In addition, Li et al. [15] provided a hierarchical method for urban road extraction. Their method encompassed two main steps. The first step involved obtaining the road region of interest from a VHR image, whereas the second step involved hierarchically representing this road region of interest in a binary partition tree and extracting roads at hierarchical levels. Geometric features (i.e., compactness and elongation) and structural features (i.e., histograms and morphological profiles) were used to guide the region merging of the binary partition tree. The method was tested on two different data sets, and correctness rates of 85% and 57% were achieved for the two data sets. The low accuracy of the second study area was attributed to the dense urban areas. Hamedianfar and Shafri [16] developed fuzzy-based parameters for object-oriented classification for various impervious surface and roofing materials. The authors proposed a set of rules for road extraction from WorldView-2 images by combining spectral and spatial features. A user accuracy of 92% was achieved following their road class rules.

The literature review indicated that previous studies used fuzzy object-based analysis without optimizing segmentation parameters. As mentioned earlier, the optimum values of the scale, shape, and compactness parameters are critical for accurate classification and feature extraction. Although several studies have provided clear guidelines for selecting the optimum values of segmentation parameters, they disregarded class separability distance when selecting the optimum segmentation parameters. In the present study, a novel two-stage optimization strategy for OBIA is presented and tested by using it to extract road networks from LiDAR data combined with high-resolution orthophotos. In this strategy, the Taguchi method is used to optimize the segmentation parameters, whereas the Bhattacharyya distance is used to optimize class separability.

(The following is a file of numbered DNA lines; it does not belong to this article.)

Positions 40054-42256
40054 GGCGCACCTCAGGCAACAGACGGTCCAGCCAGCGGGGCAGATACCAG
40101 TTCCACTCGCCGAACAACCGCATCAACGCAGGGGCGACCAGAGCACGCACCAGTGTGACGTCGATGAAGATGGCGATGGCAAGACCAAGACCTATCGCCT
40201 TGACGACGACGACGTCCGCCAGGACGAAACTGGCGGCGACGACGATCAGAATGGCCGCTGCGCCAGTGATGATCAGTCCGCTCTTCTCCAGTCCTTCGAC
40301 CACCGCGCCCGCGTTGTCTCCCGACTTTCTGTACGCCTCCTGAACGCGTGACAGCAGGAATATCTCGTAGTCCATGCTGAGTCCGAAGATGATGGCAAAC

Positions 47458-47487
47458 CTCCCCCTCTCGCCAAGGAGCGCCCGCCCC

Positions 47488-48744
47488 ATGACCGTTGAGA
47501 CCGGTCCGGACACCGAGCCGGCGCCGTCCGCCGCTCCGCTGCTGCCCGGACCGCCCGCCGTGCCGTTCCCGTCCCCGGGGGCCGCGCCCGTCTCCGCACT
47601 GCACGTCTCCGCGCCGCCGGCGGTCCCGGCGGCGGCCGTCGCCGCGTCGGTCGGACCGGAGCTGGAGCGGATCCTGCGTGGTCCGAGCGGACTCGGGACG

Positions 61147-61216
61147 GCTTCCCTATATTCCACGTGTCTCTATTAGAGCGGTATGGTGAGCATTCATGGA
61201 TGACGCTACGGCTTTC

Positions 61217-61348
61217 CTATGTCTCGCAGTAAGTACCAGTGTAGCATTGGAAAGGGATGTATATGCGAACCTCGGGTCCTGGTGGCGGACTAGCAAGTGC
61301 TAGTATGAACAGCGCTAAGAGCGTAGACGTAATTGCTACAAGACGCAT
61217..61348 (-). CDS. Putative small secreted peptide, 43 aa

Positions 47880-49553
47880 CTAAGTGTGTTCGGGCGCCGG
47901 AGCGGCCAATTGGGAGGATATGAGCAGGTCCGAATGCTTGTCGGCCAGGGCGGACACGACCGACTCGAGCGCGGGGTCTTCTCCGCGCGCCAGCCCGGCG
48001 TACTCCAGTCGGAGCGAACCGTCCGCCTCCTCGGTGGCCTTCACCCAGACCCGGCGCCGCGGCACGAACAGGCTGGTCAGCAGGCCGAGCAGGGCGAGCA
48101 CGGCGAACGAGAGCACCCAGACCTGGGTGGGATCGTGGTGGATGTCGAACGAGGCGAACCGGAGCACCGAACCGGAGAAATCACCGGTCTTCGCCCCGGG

1.2. Study Areas. The study areas were selected from some regions of the Universiti Putra Malaysia campus located in Selangor State, Malaysia (Figure 1). Two pilot sites were selected. The first site was for method development, whereas the second site was for method transferability testing. Geographically, the first study area is located in a region that extends from the upper left longitude of 3[degrees]00'14.48'N and latitude of 101[degrees]42'14.7E to the lower right longitude of 3[degrees]00'00.7N and latitude of 101[degrees]42'44.12'E of the WGS84 coordinate system. Meanwhile, the second study area is located 4 km away from and to the right side of the first study area. The study and test areas are characterized by a mixture of urban, asphalt road, and vegetation features. Buildings vary in terms of roofing material, shape, and size; asphalt roads vary in width and condition.

2. Methodology

In this study, a two-stage optimization strategy for fuzzy object-based analysis was proposed to extract urban roads from airborne LiDAR data. The two-stage optimization technique was used to optimize the image segmentation and image classification processes simultaneously by selecting the optimum scale parameter that maximized class separability and the optimum shape and compactness parameters that optimized the final image segments. The method proposed in this study was developed through the following steps (Figure 2). First, LiDAR point clouds and aerial orthophotos were preprocessed and analyzed to prepare the input data for urban road extraction. Second, the scale parameter was optimized using the Bhattacharyya distance algorithm [17] and the best ranges of the scale parameters were selected for further analysis. Afterwards, the shape and compactness parameters were optimized using the Taguchi method [18].